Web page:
It wasn't a bee day today, so it was a case of taking stock, doing a bit more "bee thinking" (seeing the world from a bee's eyes to improve the landscaping) and adding some grasses to the garden.
Based on several Bumbles recently bumbling around looking for a nest site on our back lawn, we figured that the longer grass must have been an attraction for them. So, as well as adding some dried grass around our nestbox entrances, with the aim of making them (theoretically) look a bit more like a grassy hummock, we also decided to add some potted grasses to create taller stems that bees would want to dive down into and look under.
Our other idea was to create a "runway" from the lawn to the rear nest box, in the hope that if bees also searched along it, they would naturally find the nestbox. It may sound like a crazy idea, but only yesterday on the news (13th April 2011) a project in Yorkshire was announced to create "bee roads" across the county, to help provide a habitat for them to feed and thrive.
We will probably still cover the rear nestbox with more grass and make it much more camouflaged, once we are happy this is the best location.
I was fooling about creating a "bee's-eye" video on my iPhone, flying from plant to plant and we were observing all the wonderful handiwork BCW (bee catching wizard) had been doing through the day when I spotted a bufftail (BB14) landing on the grass and looking for a place to bed down! I couldn't quite believe it, as it was by now 6.30pm and had been cold all day. BCW had been out late afternoon and not seen any bees, although had seen a deer and nearly jumped out of her skin! The outdoor temperature was about 10.4 degrees, so this little Queen was very late to be out finding somewhere to bed down.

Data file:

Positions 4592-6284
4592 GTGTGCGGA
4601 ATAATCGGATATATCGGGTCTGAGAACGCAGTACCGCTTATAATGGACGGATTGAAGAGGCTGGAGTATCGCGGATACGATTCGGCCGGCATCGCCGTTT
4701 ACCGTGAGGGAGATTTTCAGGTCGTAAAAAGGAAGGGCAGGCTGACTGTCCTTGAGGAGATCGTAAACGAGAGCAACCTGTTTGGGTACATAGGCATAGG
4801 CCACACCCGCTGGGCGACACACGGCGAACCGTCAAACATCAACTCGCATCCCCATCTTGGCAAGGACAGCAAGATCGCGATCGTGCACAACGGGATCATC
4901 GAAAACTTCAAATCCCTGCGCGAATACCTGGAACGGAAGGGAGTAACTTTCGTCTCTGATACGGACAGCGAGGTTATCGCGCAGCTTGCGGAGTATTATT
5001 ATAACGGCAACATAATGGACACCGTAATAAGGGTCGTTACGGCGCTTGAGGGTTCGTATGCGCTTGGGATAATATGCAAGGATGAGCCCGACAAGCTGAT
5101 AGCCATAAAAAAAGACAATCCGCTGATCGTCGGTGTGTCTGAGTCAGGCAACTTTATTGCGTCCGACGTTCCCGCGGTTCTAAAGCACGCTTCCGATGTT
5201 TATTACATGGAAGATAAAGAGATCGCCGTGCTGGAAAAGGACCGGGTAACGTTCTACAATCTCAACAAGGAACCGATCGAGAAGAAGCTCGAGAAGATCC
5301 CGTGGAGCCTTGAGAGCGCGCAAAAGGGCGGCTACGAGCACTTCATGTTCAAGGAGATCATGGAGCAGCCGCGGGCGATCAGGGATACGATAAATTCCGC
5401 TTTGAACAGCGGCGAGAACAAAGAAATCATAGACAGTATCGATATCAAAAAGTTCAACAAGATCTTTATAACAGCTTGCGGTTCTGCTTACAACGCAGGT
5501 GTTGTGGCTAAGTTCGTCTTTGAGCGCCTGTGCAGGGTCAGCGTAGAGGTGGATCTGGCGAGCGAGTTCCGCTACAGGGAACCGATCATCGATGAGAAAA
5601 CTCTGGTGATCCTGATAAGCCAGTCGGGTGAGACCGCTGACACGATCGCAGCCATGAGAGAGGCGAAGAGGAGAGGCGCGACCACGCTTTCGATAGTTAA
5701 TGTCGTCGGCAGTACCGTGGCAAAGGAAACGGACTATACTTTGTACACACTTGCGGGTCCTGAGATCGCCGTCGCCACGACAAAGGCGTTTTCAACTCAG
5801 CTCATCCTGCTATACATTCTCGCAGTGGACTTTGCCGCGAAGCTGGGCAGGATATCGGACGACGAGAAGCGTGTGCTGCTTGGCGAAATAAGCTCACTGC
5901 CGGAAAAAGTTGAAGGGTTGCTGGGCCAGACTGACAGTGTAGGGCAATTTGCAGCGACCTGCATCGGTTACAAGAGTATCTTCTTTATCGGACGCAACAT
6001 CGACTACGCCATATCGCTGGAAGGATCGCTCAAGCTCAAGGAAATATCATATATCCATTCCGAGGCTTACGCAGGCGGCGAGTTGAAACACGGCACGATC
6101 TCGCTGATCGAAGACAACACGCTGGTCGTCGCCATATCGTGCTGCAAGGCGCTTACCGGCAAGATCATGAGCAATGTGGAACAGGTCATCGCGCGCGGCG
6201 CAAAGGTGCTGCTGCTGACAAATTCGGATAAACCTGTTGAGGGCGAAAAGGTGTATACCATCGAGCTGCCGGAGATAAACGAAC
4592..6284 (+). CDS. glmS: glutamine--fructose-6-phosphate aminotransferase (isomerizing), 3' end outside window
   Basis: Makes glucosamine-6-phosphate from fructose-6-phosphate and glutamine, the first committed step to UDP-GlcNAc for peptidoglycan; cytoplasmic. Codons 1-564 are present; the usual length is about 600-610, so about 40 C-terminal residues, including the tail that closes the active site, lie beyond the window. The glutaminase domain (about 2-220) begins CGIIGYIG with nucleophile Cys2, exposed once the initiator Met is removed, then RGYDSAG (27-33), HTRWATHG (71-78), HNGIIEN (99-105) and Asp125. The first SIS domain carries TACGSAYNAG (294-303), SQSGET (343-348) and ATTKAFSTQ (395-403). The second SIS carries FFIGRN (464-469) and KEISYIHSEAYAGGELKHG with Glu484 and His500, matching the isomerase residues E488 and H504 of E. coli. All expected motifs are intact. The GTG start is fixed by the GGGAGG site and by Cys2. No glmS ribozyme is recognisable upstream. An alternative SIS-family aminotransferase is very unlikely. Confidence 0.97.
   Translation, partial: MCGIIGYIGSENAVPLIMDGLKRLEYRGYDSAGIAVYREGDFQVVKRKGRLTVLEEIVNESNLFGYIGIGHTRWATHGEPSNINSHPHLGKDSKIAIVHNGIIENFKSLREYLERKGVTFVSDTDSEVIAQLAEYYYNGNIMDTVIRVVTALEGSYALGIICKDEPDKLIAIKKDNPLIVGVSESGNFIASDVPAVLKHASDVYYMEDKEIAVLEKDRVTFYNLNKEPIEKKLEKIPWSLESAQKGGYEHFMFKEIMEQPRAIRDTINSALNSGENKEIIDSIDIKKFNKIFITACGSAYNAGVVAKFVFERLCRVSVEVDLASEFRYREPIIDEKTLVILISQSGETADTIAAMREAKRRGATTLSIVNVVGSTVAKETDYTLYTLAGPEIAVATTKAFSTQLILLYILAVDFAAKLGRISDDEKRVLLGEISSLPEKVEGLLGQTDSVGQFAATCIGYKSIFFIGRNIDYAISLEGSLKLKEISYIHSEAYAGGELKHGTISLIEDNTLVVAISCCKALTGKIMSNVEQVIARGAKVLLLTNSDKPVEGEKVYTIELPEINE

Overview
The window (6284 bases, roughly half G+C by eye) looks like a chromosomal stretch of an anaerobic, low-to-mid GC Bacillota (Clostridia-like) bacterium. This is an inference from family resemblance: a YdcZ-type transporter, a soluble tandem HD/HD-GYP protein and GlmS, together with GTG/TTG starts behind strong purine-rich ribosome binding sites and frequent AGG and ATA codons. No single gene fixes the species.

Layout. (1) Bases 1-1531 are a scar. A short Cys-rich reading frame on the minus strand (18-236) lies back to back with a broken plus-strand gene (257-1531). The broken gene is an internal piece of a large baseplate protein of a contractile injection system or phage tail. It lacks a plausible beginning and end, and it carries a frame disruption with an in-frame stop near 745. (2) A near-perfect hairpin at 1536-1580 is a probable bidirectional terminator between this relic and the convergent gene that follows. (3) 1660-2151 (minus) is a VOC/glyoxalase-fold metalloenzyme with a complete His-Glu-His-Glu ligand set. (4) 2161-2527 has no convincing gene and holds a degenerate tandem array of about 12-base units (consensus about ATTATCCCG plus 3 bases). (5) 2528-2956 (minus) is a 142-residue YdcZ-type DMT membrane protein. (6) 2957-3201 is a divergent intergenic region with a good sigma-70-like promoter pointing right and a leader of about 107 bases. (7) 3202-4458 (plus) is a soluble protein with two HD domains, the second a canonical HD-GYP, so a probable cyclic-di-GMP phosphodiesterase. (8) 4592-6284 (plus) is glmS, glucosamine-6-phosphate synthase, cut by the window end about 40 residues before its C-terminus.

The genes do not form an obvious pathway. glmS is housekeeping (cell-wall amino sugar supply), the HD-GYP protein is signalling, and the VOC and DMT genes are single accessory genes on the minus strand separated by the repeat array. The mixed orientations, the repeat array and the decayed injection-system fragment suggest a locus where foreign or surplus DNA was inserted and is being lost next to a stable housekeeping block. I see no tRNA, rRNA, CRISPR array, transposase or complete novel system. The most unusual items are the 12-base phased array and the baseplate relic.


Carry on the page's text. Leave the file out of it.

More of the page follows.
BCW rushed for our pot and caught her; so, of course, we were able to take her straight to the front nestbox and encourage her to enter. That took about 10 minutes, during which time it was feeling very chilly. BB14 she was very calm and placid, and cleaning herself inside the pot and not really trying to escape. This is unlike the redtails, which seem a lot more feisty and sometimes try biting their way out with their mandibles. Eventually she realised she could enter the nestbox and off she went.
Because of the failing light we couldn't really make anything out on the camera, so we were relying on the audio to hear what she was up to. We heard about 10 minutes of scratching around, hopefully making a bed! After that it went silent - and by about 8pm she still hadn't come out of the box, so we assume she has stayed the night! Looking forward to seeing what happens in the morning and also to getting the new infrared light I've ordered from eBay!